Adapting ourselves to our environment and the environment to ourselves was likely what enabled us to to expand our habitat out of Africa to cover every continent including even hostile Antarctica, albeit a scientific colony only. This has not been entirely successful however with some researchers suggesting the Mayan, amongst several other civilisations, may have declined partly from their inability to adapt to local climate change.

One of the likely factors that drove people to move to less hospitable areas is population growth with its need for new land to support it. Similarly, within countries where prime agricultural land is expensive and not often available for small scale horticulture or farming, marginal land may be all that is available.

I live in Malmö, Sweden’s third largest city with a population of over 300,000 and growing due to its close position to central Europe via the Öresund bridge to Denmark. It lies in the Swedish county of Skåne which, has the most productive agricultural land of the country. The competing demand for land for housing and agriculture means prices for prime land close to the city is high. Thinking on a long-term basis, I ideally wanted to be able to reach a site where I could grow vegetables and plants for my gardening business by electric vehicle such as a cycle as well as a van. In the end, reality means choices are few so when a keen gardener friend suggested we try growing on marginal land that he owns with his partner about a 30 minute drive from the city, I jumped at the chance.

The land is marginal because it is a bog, or more properly, a mosse in Swedish. This mosse is not permanently under water with the experience of the past year telling us the water level varies by as much as two meters from summer drought to winter flooding. The water is not able to be drained because the water level of the nearest river in winter is artificially held back from the lake that this ground was once a part of. In winter flooding, the surface water on the mosse is the same as for the river. The area is an important habitat for wildlife and one of the few surviving in Skåne. Although it’s not protected in law, we wanted to preserve it as much as possible and be environmentally sensitive whilst also being pragmatic. Think of our approach as like someone significantly reducing meat in their diet rather than becoming vegan. We decided against the use of artificial chemicals and fertilisers but allowed ourselves the use of plastic for the polytunnel and weed proof membranes to clear the land of its well established vegetation.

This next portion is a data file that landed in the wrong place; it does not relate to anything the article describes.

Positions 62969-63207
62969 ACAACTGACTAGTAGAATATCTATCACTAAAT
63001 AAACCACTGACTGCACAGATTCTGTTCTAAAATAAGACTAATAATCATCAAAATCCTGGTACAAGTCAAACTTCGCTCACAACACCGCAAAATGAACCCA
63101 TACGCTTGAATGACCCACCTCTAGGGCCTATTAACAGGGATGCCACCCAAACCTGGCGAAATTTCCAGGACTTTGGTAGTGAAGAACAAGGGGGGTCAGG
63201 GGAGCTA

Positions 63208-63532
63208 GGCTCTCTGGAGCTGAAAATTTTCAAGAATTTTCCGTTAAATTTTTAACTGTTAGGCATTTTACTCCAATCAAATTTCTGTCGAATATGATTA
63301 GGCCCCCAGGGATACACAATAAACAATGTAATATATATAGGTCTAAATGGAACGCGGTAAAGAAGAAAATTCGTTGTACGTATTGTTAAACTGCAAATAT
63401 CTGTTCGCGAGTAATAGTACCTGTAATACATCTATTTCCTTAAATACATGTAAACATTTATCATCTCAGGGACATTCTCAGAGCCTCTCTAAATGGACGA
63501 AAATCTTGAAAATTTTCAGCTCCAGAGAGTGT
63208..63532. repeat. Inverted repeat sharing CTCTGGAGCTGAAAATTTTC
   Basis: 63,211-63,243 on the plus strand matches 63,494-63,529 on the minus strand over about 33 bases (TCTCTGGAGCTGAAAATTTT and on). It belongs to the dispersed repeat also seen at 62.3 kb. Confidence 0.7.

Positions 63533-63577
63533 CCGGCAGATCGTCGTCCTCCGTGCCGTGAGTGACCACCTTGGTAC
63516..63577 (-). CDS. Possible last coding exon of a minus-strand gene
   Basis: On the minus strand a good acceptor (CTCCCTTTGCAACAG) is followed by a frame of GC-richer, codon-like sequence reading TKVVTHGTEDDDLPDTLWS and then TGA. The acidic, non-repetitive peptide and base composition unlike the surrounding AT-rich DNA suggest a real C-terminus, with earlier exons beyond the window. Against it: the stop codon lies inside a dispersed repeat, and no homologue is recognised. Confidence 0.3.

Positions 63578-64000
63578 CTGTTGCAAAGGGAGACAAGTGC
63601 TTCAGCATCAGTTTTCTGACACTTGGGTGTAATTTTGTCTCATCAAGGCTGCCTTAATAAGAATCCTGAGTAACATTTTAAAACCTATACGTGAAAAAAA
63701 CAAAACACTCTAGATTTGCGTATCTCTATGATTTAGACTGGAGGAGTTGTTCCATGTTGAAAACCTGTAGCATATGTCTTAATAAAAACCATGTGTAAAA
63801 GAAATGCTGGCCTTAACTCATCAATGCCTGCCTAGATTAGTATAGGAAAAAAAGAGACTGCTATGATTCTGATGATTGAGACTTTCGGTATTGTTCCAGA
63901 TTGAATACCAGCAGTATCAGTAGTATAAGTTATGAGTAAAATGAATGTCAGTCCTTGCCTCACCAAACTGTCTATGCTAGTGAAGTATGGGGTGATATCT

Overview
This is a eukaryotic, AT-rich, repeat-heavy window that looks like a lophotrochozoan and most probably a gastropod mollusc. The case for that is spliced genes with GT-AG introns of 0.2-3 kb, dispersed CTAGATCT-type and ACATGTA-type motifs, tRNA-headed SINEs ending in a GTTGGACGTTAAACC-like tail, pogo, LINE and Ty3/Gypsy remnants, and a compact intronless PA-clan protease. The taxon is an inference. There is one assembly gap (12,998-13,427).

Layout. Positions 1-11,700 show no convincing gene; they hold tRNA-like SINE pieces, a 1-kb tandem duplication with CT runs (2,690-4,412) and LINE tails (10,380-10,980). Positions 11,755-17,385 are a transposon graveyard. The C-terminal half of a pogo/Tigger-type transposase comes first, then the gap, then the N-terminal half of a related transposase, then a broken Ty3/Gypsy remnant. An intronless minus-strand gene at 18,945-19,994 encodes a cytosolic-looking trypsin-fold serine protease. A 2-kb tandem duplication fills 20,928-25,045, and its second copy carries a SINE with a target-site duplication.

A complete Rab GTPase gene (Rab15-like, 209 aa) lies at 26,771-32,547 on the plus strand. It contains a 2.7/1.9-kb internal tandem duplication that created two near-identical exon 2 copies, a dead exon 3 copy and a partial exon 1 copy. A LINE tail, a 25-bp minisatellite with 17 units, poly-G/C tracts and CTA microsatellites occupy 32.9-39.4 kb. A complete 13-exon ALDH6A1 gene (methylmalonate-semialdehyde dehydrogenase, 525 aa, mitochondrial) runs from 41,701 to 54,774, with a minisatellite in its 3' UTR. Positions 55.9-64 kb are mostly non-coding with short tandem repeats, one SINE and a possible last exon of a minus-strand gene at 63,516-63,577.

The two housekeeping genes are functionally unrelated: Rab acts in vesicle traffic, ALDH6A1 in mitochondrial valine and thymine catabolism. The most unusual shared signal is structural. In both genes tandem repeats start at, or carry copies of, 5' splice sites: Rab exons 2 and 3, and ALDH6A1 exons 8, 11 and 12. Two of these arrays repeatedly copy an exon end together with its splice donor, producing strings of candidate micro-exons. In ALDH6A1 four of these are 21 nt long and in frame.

I had been reading about permaculture as a useful and environmental design tool for working with nature rather than against it, so when an online course in English became available for spring 2020, I signed-up. The idea was to use the course to help us design the area, including a polytunnel, to grow a wider variety of vegetables such as aubergines and tomatoes.

This blog is a retrospective description of what happened and about the course itself. So welcome to the experiment of Clabbe and Lee, two gardeners, each with quite fixed ideas on how things should be done, learning how to use permaculture design to get the best out of a Swedish mosse.

The video presentation I made for the course can be viewed here.


Top: dense summer vegetation on the mossa of willow scrub, birch trees, thick water-adapted vegetation plus mosquitoes

Above left: winter scene, tarpaulin covers site of polytunnel, running in an east-west direction